Mon, September 23, 2013

Heymans joins Canada's all-time greats

By STEVE SIMMONS, QMI Agency


Canada's Emilie Heymans, having now won four medals in four different Olympics, ranks among Canada's best Summer Olympians ever, Steve Simmons says. REUTERS/David Gray


LONDON - Welcome to history, Emilie Heymans.

And take a seat alongside Marnie McBean and Kathleen Heddle as the greatest Canadian athletes in Summer Olympic history.

Four medals won in four Olympic Games will do that for the Quebec diver.

“I’m really happy that I’m able to win my fourth medal,” she said afterwards.

It took her a moment or two to realize she and partner Jennifer Abel had won bronze in synchronized diving, but once she did, her arms were thrown into the air and the large Olympic smile never left her face.

When asked what it feels like to be an athlete who will be talked about forever, she first giggled and then said: “I’ll see in a few years. We’ll see if people are still talking about it. I hope that other athletes can have the same thing.”

In terms of numbers, the most decorated Canadian Summer Olympian is long distance runner Phil Edwards, who was nicknamed “The Man of Bronze” after winning five bronze medals in three different Olympic Games. He won one medal in 1928, three in 1932 and a fifth bronze in the 1936 Olympics. The four medals by Heymans in four Olympics — the second time she and a partner have been the leadoff medal for Canada, here and in Athens eight years ago — may never be matched by another Canadian athlete.

But Abel, for one, would like to try.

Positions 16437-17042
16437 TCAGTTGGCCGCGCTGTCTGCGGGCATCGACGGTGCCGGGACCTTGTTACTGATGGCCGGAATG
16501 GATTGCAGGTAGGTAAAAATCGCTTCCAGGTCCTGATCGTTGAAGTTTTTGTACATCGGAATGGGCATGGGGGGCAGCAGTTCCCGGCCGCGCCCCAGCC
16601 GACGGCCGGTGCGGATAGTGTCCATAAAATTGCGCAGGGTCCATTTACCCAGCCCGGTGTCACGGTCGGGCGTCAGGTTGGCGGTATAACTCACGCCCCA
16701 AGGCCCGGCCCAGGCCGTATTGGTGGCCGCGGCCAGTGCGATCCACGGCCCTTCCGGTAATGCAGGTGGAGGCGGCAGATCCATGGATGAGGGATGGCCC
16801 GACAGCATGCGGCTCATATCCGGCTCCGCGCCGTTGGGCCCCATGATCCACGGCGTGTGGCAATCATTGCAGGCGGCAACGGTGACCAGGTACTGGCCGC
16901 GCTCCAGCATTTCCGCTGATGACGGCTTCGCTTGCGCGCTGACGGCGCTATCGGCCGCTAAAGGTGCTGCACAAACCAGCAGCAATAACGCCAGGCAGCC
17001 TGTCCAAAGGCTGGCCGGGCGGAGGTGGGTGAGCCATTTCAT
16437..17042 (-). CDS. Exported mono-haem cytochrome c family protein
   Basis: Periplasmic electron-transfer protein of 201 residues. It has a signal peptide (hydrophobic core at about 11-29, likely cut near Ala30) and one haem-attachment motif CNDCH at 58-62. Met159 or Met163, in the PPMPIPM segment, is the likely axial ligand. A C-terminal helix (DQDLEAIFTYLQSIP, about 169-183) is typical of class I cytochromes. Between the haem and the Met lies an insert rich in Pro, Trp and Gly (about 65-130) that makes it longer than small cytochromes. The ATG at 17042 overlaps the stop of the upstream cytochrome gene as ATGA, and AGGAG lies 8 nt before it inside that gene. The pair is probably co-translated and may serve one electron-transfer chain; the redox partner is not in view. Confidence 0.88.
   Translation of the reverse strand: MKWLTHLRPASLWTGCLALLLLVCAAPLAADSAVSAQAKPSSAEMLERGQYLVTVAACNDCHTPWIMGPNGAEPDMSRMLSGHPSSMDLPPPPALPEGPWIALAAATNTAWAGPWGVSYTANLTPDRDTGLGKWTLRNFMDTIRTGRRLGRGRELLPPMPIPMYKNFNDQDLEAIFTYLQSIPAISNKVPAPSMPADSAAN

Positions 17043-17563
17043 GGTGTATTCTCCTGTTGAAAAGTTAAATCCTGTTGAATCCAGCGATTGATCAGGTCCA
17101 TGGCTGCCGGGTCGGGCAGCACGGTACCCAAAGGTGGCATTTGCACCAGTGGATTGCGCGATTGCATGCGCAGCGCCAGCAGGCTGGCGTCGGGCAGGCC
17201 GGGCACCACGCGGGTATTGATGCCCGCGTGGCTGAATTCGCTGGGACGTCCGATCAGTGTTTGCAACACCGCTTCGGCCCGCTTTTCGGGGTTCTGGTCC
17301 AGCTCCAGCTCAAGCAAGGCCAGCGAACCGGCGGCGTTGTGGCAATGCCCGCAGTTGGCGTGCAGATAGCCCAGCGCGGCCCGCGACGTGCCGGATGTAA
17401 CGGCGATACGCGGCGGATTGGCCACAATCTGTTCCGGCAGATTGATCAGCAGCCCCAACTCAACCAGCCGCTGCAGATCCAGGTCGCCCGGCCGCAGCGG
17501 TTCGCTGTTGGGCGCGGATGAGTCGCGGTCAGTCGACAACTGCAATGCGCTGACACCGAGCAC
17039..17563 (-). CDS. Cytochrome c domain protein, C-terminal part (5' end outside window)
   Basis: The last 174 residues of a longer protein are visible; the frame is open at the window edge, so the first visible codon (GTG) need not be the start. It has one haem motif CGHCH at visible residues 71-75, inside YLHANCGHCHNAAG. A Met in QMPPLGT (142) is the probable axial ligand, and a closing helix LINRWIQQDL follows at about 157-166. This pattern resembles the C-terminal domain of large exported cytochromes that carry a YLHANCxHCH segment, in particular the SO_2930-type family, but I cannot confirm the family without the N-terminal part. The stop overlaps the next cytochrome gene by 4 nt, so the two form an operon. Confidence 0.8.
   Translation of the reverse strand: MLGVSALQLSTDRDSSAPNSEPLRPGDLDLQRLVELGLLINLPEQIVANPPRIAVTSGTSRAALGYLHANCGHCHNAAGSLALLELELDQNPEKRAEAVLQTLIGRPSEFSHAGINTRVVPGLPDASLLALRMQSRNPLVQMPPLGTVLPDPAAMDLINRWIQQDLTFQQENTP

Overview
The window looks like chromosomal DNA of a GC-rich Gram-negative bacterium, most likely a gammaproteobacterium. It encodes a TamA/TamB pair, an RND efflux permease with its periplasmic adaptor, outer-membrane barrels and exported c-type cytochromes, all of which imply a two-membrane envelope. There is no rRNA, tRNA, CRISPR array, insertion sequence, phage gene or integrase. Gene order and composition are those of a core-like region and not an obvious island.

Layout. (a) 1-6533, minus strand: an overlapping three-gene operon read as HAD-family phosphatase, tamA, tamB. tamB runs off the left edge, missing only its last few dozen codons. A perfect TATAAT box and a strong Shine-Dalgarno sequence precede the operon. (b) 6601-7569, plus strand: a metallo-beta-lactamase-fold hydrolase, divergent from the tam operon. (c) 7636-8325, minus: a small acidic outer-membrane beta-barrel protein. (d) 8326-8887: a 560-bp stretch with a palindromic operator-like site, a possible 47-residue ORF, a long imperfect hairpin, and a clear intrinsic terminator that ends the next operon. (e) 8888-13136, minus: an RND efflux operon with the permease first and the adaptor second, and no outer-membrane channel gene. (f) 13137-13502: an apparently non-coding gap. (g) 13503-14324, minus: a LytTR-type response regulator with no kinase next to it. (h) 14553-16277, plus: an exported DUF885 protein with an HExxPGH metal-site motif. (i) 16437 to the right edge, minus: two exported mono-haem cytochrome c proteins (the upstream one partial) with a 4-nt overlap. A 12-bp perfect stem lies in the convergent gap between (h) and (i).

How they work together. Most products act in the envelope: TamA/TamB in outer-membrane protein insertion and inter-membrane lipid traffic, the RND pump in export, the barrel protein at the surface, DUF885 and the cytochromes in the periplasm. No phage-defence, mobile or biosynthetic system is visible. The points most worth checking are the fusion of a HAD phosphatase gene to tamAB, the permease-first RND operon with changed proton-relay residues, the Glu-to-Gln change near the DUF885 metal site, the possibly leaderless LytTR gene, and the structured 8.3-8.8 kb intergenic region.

This is her second Olympics and her first medal. She’s only 20 years old. Her next Olympic competition pits her against Heymans — and the rest of the world — in a much more taxing event, the 3-metre springboard diving event that takes place over three days.

They don’t talk through that competition. “She stays in her bubble and I stay in mine,” said Abel.

But they don’t have to worry about that until Friday. For now, they can enjoy the medal and all that comes with being Canada’s first to the podium. History-making for Heymans, who almost certainly won’t participate in a fifth Olympics. And this is a the big first step for Abel, who is all but certain to be back for Brazil in four years.

“I was nervous before the whole thing started,” said Cesar Henderson, Abel’s personal coach and one of the synchro coaches. “Diving is a sport all about nerves. One bad mistake and you’re Olympics can be over. It’s competition. It’s every four years. You only have one shot.

“It’s the first day for diving here and we’ve got a medal. Today, it just went great for us.”

steve.simmons@sunmedia.ca

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